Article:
We caught up with Eric Copeland on the back of his new release 'Goofballs' out now on DFA. Eric Copeland is a founding member of Black Dice as well as a prolific solo artist. Besides DFA, he has released albums on L.I.E.S., Post Present Medium & Paw Tracks.

Having the spent last year on tour with Animal Collective, Copeland returned to the lovely Balearic Island of Palma in Spain to compose the album. Recorded with a minimal setup, focusing mostly on bass groove Goofballs places its emphasis on playful melodies, ear worm hooks & vocals mixed with trademark machine funk rhythms that hit hard and land offbalance.

 Tell me about the inspiration behind Goofballs?

Goofballs came about from my studio practice. I work daily on music so my albums tend to reflect a time rather than a set of inspirational ideas. That being said I was specifically trying to emphasize the relationship between the bass and drums. I have not always been the most capable with bass clarity so I was mostly working on a weakness.

You mentioned that recording and writing this album was a fast process – is this generally how you tend to work? Or does that change from release to release?

I work a lot. Sometimes it can be challenging and slow like polishing rot. But this time the songs all seemed to offer direction to each other which made it easier to finish. My studio is in my home now which also makes work somewhat ever-present and easy to chip away at.

Tell me about your production process  - do you have an idea in mind when you step into the studio or do you just begin a track and see where it goes?

Very rarely do I have anything in mind when I write. I find that if you follow the sounds rather than try to inject some outside idea that I am surprised and much happier with the results. There's definitely a point where its more about editing than creation though and that's often where the tracks take real shape.

Do you have any unusual traditions for production?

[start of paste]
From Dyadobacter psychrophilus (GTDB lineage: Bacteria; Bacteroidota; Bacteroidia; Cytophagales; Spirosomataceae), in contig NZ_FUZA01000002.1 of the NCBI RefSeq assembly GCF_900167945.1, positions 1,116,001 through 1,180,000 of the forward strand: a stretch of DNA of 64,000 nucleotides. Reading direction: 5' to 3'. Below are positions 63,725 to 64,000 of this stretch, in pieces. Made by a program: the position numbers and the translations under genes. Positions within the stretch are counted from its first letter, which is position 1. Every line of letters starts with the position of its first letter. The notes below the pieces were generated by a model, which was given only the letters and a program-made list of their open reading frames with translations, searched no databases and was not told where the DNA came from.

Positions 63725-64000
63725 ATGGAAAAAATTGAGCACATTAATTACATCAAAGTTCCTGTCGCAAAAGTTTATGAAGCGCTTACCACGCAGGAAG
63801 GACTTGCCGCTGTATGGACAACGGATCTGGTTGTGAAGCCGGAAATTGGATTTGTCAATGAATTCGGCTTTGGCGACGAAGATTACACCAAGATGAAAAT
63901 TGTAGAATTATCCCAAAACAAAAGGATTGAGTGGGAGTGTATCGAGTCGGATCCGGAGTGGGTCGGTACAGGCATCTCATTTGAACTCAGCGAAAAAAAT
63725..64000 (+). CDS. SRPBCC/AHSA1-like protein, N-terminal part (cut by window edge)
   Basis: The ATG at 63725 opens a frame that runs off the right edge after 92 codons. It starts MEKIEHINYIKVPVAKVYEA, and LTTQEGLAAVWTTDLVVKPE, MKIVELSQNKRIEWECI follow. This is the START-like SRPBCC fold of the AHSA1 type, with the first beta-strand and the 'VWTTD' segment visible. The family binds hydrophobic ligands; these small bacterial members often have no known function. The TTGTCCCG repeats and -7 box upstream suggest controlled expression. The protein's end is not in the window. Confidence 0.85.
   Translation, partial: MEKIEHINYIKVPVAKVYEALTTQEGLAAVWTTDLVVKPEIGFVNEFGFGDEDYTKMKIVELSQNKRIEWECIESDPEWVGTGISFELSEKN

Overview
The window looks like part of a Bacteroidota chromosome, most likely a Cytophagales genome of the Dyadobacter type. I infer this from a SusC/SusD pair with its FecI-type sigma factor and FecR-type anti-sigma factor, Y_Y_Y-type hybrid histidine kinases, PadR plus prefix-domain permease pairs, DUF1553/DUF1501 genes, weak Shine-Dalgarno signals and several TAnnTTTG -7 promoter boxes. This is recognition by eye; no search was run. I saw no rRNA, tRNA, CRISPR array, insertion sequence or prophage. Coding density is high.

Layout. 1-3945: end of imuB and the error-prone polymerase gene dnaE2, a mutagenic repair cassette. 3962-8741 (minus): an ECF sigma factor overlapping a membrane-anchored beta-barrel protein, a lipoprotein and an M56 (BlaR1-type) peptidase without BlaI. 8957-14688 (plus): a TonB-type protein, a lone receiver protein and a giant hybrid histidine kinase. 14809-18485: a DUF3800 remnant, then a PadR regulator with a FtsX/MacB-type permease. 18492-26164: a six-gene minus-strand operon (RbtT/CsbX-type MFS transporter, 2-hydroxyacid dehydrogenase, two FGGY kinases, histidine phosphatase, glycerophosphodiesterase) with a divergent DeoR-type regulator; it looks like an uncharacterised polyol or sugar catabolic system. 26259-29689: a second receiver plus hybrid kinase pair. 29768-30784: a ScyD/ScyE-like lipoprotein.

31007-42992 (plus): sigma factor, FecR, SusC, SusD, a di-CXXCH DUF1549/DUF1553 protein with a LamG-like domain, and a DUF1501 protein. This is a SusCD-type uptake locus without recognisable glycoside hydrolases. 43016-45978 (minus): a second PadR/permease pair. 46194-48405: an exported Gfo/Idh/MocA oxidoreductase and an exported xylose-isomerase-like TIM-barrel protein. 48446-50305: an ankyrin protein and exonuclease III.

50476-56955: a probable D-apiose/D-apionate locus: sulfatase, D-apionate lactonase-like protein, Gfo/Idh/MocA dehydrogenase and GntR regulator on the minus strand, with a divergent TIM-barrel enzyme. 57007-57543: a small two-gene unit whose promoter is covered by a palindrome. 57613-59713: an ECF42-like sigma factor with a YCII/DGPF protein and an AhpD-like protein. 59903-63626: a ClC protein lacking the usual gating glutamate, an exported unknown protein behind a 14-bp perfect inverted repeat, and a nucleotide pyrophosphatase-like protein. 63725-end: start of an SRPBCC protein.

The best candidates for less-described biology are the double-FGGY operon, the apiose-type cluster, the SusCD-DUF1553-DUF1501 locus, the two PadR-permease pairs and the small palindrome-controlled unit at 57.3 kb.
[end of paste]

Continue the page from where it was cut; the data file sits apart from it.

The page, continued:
Nothing unusual for me. Very small amount of gear so maybe there's something unusual to other people... It's very layered.

Where does most of your production take place, at home or do you tend to go into a studio?

My studio for years was in a warehouse in Brooklyn. I'd go for the full day, committed. Now my studio's in my apartment so instead of a twenty minute bike ride it's a ten step walk.

Tell me about the name Goofballs – is that inspired by anything in particular or was it just a name you picked out at random?

It wasn't random. But I'm also not one to sell myself really. So to me Goofballs as a title avoids the oft-abused arrogance and pomposity of many titles and replaces it with a little private humor.

Do you have a favourite track from the LP?

Close Encounters is the track that's held together by a prayer. All the components were made separately and the mere fact that they play in time felt like a huge hail-Mary.

So you have a homemade 'drum brain' – can you describe what it specifically does for you?

The drum brain is a box with two oscillators that can be triggered for sound. The oscillators can be tuned and shaped independently. It's really just another sound source.

Was there any particular reason that you decided to get it made?

I used to play a commercial version of a brain made by Simmons. My friend fusetronsound.com gave me that. Another friend, Barry London, found the schematics to build the brain and gave me a lesson in soldering. When I didn't finish, Barry completed its creation for me.

In terms of releases – what have you got on the cards in the next year or so?

I've got tracks building up. DFA is planning to release an EP at some point. But I'm always looking for new homes too.

Do you have any up and coming artists that you have your eye on at the moment?

I wish I could say yes but I'm not current on what's happening out there... Definitely nothing younger than five years old really.